Books can transport us across times and worlds. They can put a microscope on our human experience and show us the good, bad and the ugly. At their best, books can empower us to be who we are and inspire us as to be the best version of ourselves we can be. No matter what part of the world you reside in, these books feature heroines who are ahead of their time and live beyond it. Now, here is my list of: Six Books that are Universally Feminist.
1. Jane Eyre by Charlotte Bronte
Jane Eyre does not fit the mold of your typical Victorian heroine. She’s not beautiful, charming, or pleasing. She is strong, intelligent, and passionate. She will not allow her position in society dictate whether or not she is worthy of love and what type of life she should lead. She takes control of her life and keeps it.
2. Pride and Prejudice by Jane Austen
Elizabeth Bennet is another Victorian heroine who lives her life according to her principles. Although she is beautiful, her intelligence and wit are what she leads with. She is more than a match for the haughty Mr. Darcy and makes him win her, instead of bowing to his will. She makes her decisions based on what she wants and not what she is told she should want.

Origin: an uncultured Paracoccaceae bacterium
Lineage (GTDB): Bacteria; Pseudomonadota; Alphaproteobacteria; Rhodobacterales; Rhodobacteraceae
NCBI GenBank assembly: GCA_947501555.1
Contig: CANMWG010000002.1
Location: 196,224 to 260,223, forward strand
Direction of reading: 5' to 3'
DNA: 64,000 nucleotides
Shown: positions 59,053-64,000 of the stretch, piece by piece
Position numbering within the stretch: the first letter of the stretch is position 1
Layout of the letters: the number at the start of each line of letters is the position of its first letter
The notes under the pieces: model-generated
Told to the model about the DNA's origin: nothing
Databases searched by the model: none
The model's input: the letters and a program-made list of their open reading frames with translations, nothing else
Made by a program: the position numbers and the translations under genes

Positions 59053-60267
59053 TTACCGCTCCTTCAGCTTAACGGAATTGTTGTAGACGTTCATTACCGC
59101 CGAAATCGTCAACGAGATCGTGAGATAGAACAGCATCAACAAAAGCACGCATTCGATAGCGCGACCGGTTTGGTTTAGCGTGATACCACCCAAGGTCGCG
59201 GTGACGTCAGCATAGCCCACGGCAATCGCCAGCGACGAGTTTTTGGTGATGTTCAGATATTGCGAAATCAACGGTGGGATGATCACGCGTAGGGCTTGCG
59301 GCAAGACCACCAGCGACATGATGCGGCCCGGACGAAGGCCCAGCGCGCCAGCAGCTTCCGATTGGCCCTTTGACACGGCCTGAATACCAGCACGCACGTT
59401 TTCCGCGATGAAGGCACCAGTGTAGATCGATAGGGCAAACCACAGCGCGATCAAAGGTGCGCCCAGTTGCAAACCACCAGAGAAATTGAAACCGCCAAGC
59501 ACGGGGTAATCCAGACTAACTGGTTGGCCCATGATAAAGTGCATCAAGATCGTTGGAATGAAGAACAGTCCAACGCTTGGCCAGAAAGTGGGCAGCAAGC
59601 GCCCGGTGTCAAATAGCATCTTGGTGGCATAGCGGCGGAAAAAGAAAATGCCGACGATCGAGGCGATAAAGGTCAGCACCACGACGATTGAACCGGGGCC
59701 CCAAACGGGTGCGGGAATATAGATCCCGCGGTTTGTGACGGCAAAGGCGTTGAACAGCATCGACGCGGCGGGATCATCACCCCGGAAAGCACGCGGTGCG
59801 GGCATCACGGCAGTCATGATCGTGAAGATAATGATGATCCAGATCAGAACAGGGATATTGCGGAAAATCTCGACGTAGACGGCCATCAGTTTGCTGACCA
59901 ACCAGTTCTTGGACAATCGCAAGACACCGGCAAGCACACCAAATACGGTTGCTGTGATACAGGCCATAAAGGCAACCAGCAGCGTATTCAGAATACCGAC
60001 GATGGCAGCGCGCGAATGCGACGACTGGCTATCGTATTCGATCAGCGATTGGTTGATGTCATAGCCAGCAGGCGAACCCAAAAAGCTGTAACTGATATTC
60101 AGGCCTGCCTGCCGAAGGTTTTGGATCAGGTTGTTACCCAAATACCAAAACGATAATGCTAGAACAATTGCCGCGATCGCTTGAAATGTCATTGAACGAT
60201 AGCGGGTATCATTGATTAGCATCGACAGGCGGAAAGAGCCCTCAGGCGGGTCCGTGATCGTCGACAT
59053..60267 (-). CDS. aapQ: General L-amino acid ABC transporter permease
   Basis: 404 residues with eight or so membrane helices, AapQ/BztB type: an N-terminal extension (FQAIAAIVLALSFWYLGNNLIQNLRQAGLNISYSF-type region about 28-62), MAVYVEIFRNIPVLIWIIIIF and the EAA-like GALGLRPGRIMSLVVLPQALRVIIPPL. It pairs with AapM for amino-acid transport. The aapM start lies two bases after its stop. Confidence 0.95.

3. An Ember in the Ashes by Sabaa Tahir
Laia, Helene and the Commandant are all powerful women in their niche of the dystopian and violent Martial Empire. They all possess single-minded determination to claim and protect what they want, all while negotiating and rising above their brutal reality.
4. A Torch Against the Night by Sabaa Tahir
In the sequel to An Ember in the Ashes, Laia, Helene, and the Commandant continue to relentlessly pursue what they want in their harsh society. Laia and Helene mature and assert their power in one life-threatening situation after another, while battling their male-dominated society. Even minor characters like Afya Nur and Mamie Rila are in control in their traditionally patriarchal society.
5. A Reaper at the Gates by Sabaa Tahir
In this third installment of the An Ember in the Ashes series, Laia, Helene, and the Commandant face higher stakes in the power struggles they engage in. Each woman has her own unique motivation in every tumultuous situation they encounter. Even when they are on shaky ground, they are all unbreakable.
6. Shaherazade's Daughters by Sameena K. Mughal
Yes, this is mine, but it is universally feminist. This short story collection is a feminist homage to 1001 Arabian Nights and follows the journeys of 18 strong, intelligent, and independent women. They unapologetically flip traditional roles by being warriors, capable business women, and saving the men in their lives. Although not literally her daughters, they carry the legacy of the brave heroine from the original tales, Scheherazade.
Until next time… look behind and beyond the veil...
What books do you think should make the list? Share in the comments below!